Our favorite strength test, however, was the Lower Body Pressure Test... the one that involved the aforementioned robo-butt. As most phone bending issues are apparently caused by pressure from the human body, Samsung has devised a test which sees a fake human buttocks sit on and roll over a handset to see how well it holds up. As many people keep their phones in their back pockets, this is an especially important necessary test for gauging device durability.

Of course, it's not just a phone's frame that has to stand the test of time – its display, buttons and ports must also continue to function after potentially years of use. For volume and power buttons, a machine known as the Side Key Tester is used to repeatedly press them (we're talking thousands of times) and check for hardware flaws.

USB ports and headphone jacks also have cables repeatedly plugged in and unplugged by dedicated machines, with expectations that each should last thousands of uses without any problems. The same goes for the SIM trays, which are frequently removed and re-inserted into devices.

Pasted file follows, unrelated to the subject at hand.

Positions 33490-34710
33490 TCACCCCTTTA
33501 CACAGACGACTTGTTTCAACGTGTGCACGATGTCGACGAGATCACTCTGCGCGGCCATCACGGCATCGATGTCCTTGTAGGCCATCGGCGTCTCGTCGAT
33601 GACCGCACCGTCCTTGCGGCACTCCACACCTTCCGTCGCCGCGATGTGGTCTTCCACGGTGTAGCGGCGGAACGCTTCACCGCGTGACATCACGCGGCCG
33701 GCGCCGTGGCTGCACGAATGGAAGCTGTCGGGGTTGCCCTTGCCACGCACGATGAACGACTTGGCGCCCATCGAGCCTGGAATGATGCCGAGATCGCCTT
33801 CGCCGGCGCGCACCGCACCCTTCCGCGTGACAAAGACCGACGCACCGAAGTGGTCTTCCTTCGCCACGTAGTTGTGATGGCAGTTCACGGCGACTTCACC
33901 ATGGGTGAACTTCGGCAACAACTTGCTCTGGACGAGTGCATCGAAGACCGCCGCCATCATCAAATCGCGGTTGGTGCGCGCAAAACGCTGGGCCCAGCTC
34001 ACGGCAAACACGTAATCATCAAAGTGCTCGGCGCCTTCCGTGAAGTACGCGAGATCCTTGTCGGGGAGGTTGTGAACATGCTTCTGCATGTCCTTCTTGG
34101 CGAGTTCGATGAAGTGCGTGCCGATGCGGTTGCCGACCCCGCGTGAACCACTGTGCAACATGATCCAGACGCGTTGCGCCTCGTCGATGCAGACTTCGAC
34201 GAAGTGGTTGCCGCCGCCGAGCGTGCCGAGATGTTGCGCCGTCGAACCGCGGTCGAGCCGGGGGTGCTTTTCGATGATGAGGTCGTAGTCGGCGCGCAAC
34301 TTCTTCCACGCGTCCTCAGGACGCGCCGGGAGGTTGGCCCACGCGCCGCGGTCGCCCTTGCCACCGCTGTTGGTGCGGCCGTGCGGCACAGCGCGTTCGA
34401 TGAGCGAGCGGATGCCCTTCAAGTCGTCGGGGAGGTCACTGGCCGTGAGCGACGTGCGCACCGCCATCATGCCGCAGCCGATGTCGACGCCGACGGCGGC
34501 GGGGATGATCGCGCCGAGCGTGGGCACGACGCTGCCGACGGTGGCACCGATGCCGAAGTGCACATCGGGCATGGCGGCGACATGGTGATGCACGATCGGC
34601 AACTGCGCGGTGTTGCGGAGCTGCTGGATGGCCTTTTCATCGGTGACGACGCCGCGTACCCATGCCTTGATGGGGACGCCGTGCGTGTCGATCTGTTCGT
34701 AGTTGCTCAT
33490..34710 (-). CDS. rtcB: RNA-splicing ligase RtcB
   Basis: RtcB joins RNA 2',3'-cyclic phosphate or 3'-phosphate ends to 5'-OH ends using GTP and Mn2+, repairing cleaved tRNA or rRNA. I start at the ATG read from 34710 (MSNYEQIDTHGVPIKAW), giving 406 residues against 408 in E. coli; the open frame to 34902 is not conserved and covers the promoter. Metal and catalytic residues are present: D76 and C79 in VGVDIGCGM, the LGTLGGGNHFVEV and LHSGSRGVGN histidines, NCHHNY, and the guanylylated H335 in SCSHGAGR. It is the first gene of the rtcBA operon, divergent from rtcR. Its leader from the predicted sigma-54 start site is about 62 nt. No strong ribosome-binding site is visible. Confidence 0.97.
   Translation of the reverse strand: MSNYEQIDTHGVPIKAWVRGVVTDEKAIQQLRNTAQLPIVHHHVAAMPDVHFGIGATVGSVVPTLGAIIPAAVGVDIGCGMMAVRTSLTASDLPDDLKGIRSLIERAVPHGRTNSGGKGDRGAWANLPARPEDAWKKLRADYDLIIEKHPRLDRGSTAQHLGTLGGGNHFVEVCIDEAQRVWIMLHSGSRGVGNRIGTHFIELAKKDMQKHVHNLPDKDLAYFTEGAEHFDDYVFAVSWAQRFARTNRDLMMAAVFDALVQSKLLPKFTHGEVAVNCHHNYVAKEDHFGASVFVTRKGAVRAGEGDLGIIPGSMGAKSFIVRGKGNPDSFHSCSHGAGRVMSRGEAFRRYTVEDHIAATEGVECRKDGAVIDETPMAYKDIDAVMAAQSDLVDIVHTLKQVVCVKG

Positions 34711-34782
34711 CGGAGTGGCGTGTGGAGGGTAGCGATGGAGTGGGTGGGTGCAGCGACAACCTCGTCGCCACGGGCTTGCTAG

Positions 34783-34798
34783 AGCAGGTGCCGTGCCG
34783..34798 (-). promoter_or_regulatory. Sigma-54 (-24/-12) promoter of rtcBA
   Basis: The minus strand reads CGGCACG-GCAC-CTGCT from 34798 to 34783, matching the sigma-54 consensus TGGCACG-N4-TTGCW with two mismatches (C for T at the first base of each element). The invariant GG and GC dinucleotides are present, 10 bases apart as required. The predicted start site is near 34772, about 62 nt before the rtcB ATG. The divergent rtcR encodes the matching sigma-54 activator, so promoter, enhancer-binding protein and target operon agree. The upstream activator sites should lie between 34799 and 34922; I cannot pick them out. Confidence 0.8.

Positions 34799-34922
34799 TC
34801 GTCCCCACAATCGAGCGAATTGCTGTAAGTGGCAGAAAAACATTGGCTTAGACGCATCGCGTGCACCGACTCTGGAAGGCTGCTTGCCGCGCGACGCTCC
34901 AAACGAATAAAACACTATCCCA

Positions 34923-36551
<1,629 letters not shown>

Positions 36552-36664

Screen integrity is likewise tremendously important, so machines have been set up to deploy repeated impacts directly onto a device's display, sort of like a smaller, slower jackhammer.

Wet and wild

Samsung has been making water resistant phones for years, but just to be sure, the South Korean company continues to dunk and drench every new handset it develops using a series of Water Ingress Lab tests.